The syndicated comic strip, “Pickles,” spoke to me recently (3/22/2021). A grandad and his grandson are sitting outdoors on a step, their dog, Roscoe, resting at their feet. The grandad says: “When I was your age all my heroes were cowboys. Hopalong Cassidy, Red Ryder, Roy Rogers, The Lone Ranger, Gene Autry…Now they’re all gone.” The grandson asks, “Who are your heroes now?” The reply, “Anyone who shows kindness and compassion to others.” The dog’s eyes open; it smiles. I agree with Roscoe.
As much as I might admire cowboys (and sports figures), they’ve never been my heroes. Like a lot of boys, my dad (“Bill” – Wilfred Otis Boettiger) was my first and primary hero growing up. He was a career officer in the Army Air Defense (even though he loved the sea), who served 30 plus years that included several wars. He believed good would always be victorious over evil. Yet, even with all his years in the military, he would’ve never said he was a hero or heroic. Although a man of his times, he was a kind-hearted optimistic human being. And, though set in his ways, he had a very inquisitive mind, desiring to always learn and be active. In his 50’s he became a professional sculptor, mostly working in bronze. Always an avid reader, he was gregarious, quite a storyteller, and later in his 70’s became a self-published author. Two of his favorite songs were “What a Wonderful World” and “We’ll Meet Again.” My dad loved life, his family and our beloved country.
The Oxford English Dictionary defines “Hero” as: a person who is admired or idealized for courage, outstanding achievements, or noble qualities. The American Dictionary of the English Language includes: a [person] of distinguished valor, intrepidity, or enterprise in danger. And, bravery demonstrated in different ways is a key component of being a real hero.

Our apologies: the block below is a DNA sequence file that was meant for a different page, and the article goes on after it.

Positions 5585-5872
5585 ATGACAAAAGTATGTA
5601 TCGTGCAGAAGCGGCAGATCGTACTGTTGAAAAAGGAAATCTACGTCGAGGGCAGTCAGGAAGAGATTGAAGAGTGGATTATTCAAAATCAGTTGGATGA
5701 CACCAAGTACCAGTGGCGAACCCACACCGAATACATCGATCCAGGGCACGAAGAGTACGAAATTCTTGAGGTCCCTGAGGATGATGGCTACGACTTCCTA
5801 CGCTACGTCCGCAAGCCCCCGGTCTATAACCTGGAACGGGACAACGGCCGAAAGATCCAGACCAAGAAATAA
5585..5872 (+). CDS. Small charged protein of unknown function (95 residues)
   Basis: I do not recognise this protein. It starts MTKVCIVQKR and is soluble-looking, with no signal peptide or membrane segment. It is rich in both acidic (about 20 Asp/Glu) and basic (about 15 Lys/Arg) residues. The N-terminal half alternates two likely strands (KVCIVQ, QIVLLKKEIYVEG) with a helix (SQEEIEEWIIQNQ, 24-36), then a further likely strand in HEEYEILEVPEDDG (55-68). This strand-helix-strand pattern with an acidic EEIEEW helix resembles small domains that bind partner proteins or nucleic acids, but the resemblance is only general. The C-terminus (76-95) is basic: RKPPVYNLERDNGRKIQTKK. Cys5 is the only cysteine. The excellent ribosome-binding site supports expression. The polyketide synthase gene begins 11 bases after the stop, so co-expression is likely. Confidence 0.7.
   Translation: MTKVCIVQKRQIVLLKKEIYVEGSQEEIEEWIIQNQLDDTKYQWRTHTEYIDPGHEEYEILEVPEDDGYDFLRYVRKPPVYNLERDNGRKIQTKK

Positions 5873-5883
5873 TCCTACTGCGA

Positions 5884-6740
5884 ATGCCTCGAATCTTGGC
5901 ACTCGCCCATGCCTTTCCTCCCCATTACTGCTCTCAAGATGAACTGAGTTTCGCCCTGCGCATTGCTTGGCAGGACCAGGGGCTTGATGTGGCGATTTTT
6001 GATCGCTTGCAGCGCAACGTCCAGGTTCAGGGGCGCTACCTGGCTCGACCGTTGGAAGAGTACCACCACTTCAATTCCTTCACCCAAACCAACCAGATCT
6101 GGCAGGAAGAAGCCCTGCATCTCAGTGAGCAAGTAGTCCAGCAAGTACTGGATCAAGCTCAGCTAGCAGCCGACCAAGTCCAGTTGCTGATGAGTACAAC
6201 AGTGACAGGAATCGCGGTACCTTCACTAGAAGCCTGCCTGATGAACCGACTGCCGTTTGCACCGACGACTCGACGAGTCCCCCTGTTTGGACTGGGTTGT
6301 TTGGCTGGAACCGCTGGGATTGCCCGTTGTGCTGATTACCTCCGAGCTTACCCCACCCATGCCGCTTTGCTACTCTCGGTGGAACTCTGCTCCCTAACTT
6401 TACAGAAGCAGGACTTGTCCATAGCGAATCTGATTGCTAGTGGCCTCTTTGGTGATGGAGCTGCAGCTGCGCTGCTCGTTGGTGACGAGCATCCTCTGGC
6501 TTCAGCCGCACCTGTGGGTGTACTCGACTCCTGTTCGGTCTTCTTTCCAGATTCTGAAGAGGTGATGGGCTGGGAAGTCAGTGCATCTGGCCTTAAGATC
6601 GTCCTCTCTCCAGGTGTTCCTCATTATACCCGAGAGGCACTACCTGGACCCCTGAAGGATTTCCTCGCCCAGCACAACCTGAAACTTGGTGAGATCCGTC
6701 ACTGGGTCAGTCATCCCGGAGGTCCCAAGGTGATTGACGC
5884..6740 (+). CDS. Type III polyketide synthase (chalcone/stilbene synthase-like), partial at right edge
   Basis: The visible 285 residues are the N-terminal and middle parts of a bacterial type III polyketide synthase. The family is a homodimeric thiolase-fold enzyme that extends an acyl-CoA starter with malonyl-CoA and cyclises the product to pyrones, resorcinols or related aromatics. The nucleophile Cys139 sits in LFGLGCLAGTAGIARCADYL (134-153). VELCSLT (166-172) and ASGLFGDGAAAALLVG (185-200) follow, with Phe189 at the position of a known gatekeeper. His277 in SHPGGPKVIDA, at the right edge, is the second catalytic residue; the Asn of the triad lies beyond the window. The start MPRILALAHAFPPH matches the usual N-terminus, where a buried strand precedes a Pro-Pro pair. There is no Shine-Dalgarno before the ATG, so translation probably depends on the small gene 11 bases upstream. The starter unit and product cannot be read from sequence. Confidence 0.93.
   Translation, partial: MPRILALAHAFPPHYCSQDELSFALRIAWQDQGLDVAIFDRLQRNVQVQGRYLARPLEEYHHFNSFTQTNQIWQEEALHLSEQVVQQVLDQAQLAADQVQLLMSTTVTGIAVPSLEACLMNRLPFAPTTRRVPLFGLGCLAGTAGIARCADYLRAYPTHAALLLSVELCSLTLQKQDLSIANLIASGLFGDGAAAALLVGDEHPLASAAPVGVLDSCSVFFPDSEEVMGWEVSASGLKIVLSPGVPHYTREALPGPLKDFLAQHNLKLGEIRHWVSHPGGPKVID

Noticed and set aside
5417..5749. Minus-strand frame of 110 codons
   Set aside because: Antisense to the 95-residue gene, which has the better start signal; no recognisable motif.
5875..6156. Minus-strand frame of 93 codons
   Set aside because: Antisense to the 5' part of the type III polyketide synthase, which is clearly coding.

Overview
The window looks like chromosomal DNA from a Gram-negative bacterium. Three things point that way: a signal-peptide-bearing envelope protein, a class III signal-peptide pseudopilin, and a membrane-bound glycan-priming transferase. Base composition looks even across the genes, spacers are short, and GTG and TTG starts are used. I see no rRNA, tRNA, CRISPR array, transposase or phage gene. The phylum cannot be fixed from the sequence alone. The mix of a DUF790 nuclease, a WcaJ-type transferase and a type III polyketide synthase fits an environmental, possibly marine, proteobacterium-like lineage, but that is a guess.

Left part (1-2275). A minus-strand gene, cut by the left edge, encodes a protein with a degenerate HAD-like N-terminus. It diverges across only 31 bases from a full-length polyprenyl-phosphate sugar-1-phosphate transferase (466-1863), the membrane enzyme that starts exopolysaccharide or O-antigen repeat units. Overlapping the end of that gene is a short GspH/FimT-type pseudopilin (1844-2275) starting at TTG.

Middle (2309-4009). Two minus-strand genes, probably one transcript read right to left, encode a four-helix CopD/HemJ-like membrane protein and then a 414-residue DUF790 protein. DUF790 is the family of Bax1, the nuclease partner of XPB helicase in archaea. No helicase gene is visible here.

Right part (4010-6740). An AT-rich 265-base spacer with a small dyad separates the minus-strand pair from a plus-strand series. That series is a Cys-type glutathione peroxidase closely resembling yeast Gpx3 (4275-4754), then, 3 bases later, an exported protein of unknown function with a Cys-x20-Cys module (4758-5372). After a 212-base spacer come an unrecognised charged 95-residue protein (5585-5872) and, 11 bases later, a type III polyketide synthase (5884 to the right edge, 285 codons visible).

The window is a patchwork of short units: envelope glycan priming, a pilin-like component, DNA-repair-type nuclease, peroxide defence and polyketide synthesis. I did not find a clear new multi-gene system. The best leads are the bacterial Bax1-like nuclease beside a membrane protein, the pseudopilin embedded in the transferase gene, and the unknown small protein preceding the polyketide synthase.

During the past year, we’ve heard from and seen a lot of heroic people who also love their families and our country. These include first responders (someone designated or trained to respond to an emergency) – firefighters, healthcare workers, paramedics, police officers, national guard – as well as nurses, doctors, teachers, service workers, peaceful protestors, people crying for much needed change, even friends and neighbors. Few of these folks may say they are heroes or heroic; yet people in service to others are often heroic. Many serve selflessly with kindness and compassion, with understanding and caring hearts. Christian Science nurses who give practical care to those in need (sometimes in emergencies) are among these people.
As a nursing care facility, Wide Horizon is a religious non-medical healthcare institution, and the ministry of Christian Science nursing is different than much in the healthcare industry. Daily prayer and theological study and practice of Christian Science are part of this work. Also, there is wound care – cleansing and bandaging – and help with mobility and feeding; but there’s no diagnosis, no drugs, usually no recording of symptoms or temperatures. Yet, during the past year, Christian Science nurses have had to follow similar healthcare regulations and procedures, some foreign to their experience, training and theology. For example, daily recording of symptoms and temperature checks have been required. Most have nobly performed their duties with bravery and compassion, faith and fearlessness, kindness and patience, and understanding. For years, I’ve witnessed this essential work, which has also included all the supportive staff at Wide Horizon. Therefore, I can honestly say these folks who show kindness and compassion to others are often heroic, though they’d never say they are heroes. Christian Science nurses generally strive to follow the teachings of Christ Jesus and the writings of Mary Baker Eddy in their daily work and lives.
When I think about historical figures who may be considered heroes that I’ve read about, there are many. Those that come to thought as I write are the founders of the United States, Abraham Lincoln, Frederick Douglass, women suffragettes, Mahatma Gandhi, Mother Teresa, NASA astronauts, Martin Luther King, Jr., and Mary Baker Eddy, a humble woman who struggled against the human institutions and male-dominated powers of her times. Mrs. Eddy was heroic in what she endured, desiring to help mankind and bring healing to the world. Yet, for me the greatest hero in history is Christ Jesus, who gave his human life in obedience to his Father to show that God’s power is supreme and life is eternal. Jesus taught that God loves His children and His creation, and that each of us should love God and love our neighbors. Jesus was a humble man, yet in meekness there was and is limitless strength. The Master consistently and continually moved with compassion and practiced kindness. The “Way-shower” showed us how to forgive and to love. He himself forgave and loved always, even while on the cross. Therefore, in my estimation, Christ Jesus is the ultimate hero!
So, who are your heroes?
D. Brian Boettiger
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